Appendix 1: Letter from the Paymaster
General to the Chairman of the Sub-Committee |
Thank you for your letter of 27 October in which
you request that I publish the advice that was the subject of
earlier correspondence between David Laws MP and myself.
Officials in HMRC, as holders of the information,
have advised me that, after careful consideration, they cannot
agree to your request to disclose their legal advice.
I asked HMRC officials to provide me with a detailed
explanation of their decision that I could pass on to you. I have
set out below the reasoning behind HMRC decision.
HMRC's legal advice is that the information you requested
is information that attracts legal professional privilege. The
most recent consideration of the importance of this legal principle
was the House of Lords in Three Rivers DC v Bank of England (No.
6)  1 AC 610:
The underlying rationale for having a strongest rule
against disclosure is that it encourages full and frank exchanges
between clients and their legal advisers, which is judicially
recognised as being something strongly in the public interest,
for a variety of reasons.
These reasons apply with particular force in relation
to legal advice concerning governmental policies, because (i)
it is strongly in the public interest that governmental action
should respect the rule of law, which makes it imperative that
clear, fully informed and fully reasoned and balanced legal advice
should be available to the decision-makers with responsibility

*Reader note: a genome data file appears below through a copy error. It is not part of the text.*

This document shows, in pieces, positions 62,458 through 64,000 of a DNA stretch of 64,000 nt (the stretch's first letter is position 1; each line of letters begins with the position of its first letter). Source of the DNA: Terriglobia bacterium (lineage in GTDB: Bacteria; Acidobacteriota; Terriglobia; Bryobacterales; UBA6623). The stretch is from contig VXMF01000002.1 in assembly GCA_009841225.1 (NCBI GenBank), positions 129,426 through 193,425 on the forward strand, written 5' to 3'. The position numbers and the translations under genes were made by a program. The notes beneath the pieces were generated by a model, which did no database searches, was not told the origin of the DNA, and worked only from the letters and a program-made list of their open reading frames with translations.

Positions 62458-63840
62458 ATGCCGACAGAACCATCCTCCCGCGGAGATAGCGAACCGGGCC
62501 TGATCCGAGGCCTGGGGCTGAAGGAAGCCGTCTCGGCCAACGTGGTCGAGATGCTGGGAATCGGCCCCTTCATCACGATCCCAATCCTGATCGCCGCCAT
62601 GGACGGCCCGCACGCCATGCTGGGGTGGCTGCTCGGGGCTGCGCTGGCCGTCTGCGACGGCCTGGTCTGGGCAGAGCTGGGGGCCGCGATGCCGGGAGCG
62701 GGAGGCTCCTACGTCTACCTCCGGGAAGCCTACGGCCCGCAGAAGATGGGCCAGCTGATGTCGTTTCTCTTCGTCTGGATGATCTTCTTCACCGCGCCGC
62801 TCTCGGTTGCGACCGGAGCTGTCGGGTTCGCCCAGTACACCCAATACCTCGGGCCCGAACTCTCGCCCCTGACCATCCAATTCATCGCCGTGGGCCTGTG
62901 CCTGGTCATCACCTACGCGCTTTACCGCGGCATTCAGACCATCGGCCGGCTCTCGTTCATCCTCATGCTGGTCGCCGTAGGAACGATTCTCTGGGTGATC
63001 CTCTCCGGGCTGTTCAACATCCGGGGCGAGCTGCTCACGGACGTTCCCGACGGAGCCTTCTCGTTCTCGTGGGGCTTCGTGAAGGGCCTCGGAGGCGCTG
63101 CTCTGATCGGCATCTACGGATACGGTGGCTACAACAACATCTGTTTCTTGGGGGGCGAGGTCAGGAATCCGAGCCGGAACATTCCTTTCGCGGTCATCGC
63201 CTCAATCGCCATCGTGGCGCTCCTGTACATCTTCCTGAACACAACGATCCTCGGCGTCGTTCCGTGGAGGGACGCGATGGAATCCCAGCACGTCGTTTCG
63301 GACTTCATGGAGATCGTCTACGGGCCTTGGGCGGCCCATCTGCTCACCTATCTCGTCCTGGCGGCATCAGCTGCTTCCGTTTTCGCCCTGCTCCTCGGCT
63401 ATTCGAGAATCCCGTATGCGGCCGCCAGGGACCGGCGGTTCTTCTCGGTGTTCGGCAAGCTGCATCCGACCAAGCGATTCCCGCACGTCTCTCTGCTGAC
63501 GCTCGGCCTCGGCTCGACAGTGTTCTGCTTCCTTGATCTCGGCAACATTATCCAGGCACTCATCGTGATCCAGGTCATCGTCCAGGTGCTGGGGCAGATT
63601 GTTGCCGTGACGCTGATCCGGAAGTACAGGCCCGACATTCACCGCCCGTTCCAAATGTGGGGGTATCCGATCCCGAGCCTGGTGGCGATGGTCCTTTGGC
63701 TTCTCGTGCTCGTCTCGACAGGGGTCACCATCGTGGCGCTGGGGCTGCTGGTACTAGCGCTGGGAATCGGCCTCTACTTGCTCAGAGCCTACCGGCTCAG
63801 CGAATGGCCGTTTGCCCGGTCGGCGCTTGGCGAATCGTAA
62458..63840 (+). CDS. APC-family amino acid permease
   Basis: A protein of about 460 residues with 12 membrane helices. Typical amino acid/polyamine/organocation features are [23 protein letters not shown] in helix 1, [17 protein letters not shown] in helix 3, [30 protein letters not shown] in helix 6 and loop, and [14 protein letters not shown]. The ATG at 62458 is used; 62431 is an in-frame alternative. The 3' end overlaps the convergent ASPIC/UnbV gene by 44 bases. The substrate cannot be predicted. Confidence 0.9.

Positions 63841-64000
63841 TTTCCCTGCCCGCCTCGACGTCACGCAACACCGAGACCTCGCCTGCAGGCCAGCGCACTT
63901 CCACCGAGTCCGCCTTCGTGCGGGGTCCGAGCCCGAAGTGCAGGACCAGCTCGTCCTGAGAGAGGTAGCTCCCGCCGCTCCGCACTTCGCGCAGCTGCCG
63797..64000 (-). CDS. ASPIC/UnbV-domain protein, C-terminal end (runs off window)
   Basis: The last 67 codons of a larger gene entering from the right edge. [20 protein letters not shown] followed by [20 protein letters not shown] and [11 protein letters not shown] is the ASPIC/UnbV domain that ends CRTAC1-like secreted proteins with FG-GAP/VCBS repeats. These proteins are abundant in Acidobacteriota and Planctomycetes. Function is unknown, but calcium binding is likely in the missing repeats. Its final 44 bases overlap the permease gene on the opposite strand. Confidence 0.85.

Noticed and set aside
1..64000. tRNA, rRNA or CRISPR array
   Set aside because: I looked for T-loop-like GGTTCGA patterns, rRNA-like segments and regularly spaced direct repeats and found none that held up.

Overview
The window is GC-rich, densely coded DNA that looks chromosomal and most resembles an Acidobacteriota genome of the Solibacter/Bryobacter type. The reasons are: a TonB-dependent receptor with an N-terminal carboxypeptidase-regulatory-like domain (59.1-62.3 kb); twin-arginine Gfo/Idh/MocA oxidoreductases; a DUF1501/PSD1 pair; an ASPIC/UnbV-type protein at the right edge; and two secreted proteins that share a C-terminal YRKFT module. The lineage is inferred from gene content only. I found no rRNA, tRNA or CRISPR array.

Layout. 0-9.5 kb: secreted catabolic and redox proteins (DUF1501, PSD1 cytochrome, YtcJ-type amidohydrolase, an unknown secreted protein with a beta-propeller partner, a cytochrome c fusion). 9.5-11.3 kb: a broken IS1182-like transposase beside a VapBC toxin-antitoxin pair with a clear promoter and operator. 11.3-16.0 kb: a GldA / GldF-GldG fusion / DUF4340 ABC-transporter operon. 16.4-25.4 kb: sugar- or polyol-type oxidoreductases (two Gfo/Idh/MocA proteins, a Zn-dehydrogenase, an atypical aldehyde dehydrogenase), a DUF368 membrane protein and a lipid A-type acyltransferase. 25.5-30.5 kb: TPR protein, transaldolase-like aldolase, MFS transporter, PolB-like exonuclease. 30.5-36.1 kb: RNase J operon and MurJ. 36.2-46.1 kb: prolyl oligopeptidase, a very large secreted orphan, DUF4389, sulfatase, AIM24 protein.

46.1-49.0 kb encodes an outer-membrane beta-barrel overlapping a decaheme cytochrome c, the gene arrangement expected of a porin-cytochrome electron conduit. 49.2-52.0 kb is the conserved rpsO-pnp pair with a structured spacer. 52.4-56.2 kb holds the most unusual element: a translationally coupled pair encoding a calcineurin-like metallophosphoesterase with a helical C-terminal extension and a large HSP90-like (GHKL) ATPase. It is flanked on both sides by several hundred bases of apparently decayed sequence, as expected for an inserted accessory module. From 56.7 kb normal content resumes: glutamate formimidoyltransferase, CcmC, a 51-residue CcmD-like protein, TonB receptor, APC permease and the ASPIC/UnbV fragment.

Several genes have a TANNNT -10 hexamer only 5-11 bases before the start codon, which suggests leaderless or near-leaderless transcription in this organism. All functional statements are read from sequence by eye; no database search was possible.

for such decisions; (ii) if the advice provided to the government
were liable to be disclosed, the advice (and possibly the instructions
underpinning that advice) might come to be tailored to take into
account the impact they would have.
It is also an important factor, which underlies the
general rationale for legal professional privilege and its particular
application in the case of governmental decisions, that the rule
against disclosure should be known to operate with reasonable
certainty in advance. If its application were uncertain and too
readily displaced, that would undermine the very public interest
in encouraging full and frank exchanges between government and
its legal advisers which the rule is supposed to promote.
For the above reasons, HMRC have concluded that it
would not be appropriate to waive legal professional privilege
and provide a copy of Counsel's advice, in response to your request.
I appreciate that this advice will be disappointing
to the Committee. However, I have already set out, in my letter
of 30 June to David Laws MP, the broad structure of Counsel's
advice. A copy of that letter has been placed in the House.
Dawn Primarolo MP, 29 November 2006